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Pete Souza’s New Book Is a Painful Reminder of What We’ve Lost in the Trump Years

The former White House photographer juxtaposes Trump’s petty, reckless tweets with iconic portraits of Obama

President Barack Obama meets with Elton John and his spouse David Furnish during a drop-by in the Oval Office, May 6, 2015. Senior Advisor Valerie Jarrett and Gayle Smith, Special Assistant and Senior Director for Development and Democracy were in attendence. (Official White House Photo by Pete Souza)

"There's only one Rocket Man - Sir Elton John." - @PeteSouza, September 17, 2017. The former White House photographer has been trolling President Trump with his iconic images of Obama.

Courtesy of Pete Souza/ White House Photo Office/ Little, Brown and Company

Amid the daily chaos of the Donald Trump presidency, it’s easy to forget the stability we gave up two years ago. Obama administration chief photographer Pete Souza’s new book, Shade: A Tale of Two Presidents, serves as a brutal reminder. Souza juxtaposes his iconic portraits of the Obama presidency with some of Trump’s most insane tweets and comments to highlight the differences between the 44th and 45th presidents. It’s a striking, at times even hilarious book, but by the end it leaves the reader with a profound sense of loss.

In its simplicity, Shade drives home Obama’s humanity and dignity and Trump’s petty mind and epic failings like few other documents. Where we now have a president who allegedly pays off porn stars to hide extramarital affairs, insults victims of sexual assault and calls the free press the “enemies of the people,” we once had a commander-in-chief who didn’t abdicate the presidency’s function as the moral anchor of the country, was a loving father and a devoted husband.

Souza’s work is some of the most intimate documentation of the Obama years, and when the photographer speaks of Obama there’s clearly a deep affection and reverence, but with Trump there’s scorn. “Trump’s conduct has been unbecoming of the office,” Souza says. “He’s been an embarrassment. The book is a record of the first 500 hundred days of the Trump administration, which is easy to forget, because of all the craziness.”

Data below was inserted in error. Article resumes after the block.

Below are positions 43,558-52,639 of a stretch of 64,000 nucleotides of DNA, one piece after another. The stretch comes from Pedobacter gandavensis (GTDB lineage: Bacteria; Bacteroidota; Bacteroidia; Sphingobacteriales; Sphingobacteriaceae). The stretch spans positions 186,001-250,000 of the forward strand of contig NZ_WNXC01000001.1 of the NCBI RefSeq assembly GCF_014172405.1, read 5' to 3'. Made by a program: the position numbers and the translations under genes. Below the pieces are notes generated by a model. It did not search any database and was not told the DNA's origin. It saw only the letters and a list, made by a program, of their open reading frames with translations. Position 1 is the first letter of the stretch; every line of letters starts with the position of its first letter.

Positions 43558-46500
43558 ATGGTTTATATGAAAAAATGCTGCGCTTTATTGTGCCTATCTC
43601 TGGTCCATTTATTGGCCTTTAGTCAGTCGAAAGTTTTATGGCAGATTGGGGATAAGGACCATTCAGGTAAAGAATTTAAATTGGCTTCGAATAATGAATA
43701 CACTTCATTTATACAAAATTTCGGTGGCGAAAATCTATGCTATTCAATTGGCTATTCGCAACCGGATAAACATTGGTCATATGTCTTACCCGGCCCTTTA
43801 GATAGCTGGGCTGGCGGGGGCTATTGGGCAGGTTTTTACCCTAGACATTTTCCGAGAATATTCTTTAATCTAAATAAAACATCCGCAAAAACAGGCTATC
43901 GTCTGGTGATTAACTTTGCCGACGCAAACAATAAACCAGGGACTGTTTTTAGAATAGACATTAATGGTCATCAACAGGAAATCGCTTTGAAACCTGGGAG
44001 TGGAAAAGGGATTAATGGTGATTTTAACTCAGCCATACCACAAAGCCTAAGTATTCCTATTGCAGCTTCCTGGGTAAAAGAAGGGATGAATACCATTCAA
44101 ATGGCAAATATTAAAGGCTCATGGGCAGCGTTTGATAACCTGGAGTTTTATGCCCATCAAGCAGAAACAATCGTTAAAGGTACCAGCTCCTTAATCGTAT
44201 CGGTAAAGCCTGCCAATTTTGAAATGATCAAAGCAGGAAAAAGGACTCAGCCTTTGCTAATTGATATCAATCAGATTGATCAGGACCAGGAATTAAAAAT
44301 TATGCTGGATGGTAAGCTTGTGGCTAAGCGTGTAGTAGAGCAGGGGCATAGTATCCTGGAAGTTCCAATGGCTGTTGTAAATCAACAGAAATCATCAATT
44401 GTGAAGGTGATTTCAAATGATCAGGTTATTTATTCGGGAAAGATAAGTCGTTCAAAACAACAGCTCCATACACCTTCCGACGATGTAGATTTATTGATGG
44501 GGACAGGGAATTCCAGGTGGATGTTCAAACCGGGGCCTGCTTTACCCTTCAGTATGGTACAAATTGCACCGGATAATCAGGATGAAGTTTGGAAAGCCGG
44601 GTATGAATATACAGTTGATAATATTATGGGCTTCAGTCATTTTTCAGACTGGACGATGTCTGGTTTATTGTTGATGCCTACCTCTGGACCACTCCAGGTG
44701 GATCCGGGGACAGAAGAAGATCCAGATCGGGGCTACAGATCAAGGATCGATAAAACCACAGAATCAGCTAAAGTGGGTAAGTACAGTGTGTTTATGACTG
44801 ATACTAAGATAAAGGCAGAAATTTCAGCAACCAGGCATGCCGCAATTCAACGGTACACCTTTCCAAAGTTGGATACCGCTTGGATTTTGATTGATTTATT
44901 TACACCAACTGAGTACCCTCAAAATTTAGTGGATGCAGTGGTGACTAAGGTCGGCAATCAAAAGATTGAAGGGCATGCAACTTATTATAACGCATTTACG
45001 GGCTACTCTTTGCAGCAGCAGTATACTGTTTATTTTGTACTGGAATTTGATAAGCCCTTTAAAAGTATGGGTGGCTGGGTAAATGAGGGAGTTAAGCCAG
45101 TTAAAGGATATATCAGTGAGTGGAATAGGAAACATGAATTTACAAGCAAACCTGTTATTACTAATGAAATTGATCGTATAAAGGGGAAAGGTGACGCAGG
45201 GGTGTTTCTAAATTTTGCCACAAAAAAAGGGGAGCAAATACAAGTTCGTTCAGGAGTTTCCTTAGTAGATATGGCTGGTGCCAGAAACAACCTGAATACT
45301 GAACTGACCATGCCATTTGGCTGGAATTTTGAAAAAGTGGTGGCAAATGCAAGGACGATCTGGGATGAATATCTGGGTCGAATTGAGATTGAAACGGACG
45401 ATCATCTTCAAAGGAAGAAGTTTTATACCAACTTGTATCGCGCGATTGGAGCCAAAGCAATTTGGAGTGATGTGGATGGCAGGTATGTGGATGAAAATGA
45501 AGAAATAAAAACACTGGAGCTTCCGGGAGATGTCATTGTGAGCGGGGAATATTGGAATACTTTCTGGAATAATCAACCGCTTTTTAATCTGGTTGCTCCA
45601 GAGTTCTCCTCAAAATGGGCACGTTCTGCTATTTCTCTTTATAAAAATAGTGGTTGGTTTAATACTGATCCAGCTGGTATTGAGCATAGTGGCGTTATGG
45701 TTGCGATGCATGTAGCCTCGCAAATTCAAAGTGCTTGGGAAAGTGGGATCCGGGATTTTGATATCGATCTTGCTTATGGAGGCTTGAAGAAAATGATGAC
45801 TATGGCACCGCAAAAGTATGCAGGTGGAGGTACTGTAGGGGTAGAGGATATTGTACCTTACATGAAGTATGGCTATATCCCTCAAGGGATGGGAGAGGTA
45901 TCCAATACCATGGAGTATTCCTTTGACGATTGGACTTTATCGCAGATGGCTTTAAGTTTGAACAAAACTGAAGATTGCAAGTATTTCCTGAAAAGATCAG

The genesis for Shade began on Souza’s Instagram account (2 million followers and growing). After Trump sent out a tweet in 2017 accusing Obama of tapping his phones, Souza started trolling the president, posting photos of Obama and adding withering captions. For instance, when Trump ranted to the Boy Scouts last summer about Hillary, the electoral college and fake news, Souza posted a photo of Obama shaking a young scout’s hand and wrote: “I can assure you, President Obama was not bragging to this Cub Scout, or the Boy Scouts who followed, about his electoral college victory.”

pete souza shade book obama white house

Courtesy of Pete Souza/ White House Photo Office/ Little, Brown and Company

 

Souza says he felt driven to speak up. “At first, I was reluctant to talk about Trump; I thought my Instagram posts would speak for themselves,” Souza says. “Now, I feel it’s my civic duty to speak out.”

It’s important to note that Souza, 63, is no partisan Washington D.C., foot soldier — the veteran photographer documented the Reagan administration from 1983 to 1989. Years later, he photographed Reagan’s funeral, and his portrait of Nancy Reagan weeping over her husband’s casket is a tender and powerful study in grief. Ask Souza to compare Reagan and Obama and he says the word “dignity.”

“The main similarity was they both had an even-keeled disposition,” Souza continues. “It’s probably a good trait in a president of the United States to not lose your shit over every little thing.”

pete souza shade obama white house

Courtesy of Pete Souza/ White House Photo Office/ Little, Brown and Company

He says he hasn’t talked with anyone in the Trump White House but says former Obama staffers are still in “disbelief” over what’s happened to their former place of work. So what would he say to President Trump if he were in a room with him? “There’s so much,” Souza says. “One, stop lying all the time. Two, stop bullying people all the time. Three, I’ll bet Jared wrote the anonymous editorial.”

Despite the nation’s deep partisan divide, Souza remains an optimist. At the end of the book, he urges readers to participate in democracy and to vote in new leaders. “Because Trump does and says crazy shit every day, it’s difficult to take a broader view of whether this is the most divided the country has ever been,” Souza says. “The fact that the Republicans had all white men on the Judiciary Committee is an embarrassment. We need to elect some new leaders, especially more women, to really try to move the country forward.”

pete souza shade obama white house

In This Article: Barack Obama, Books

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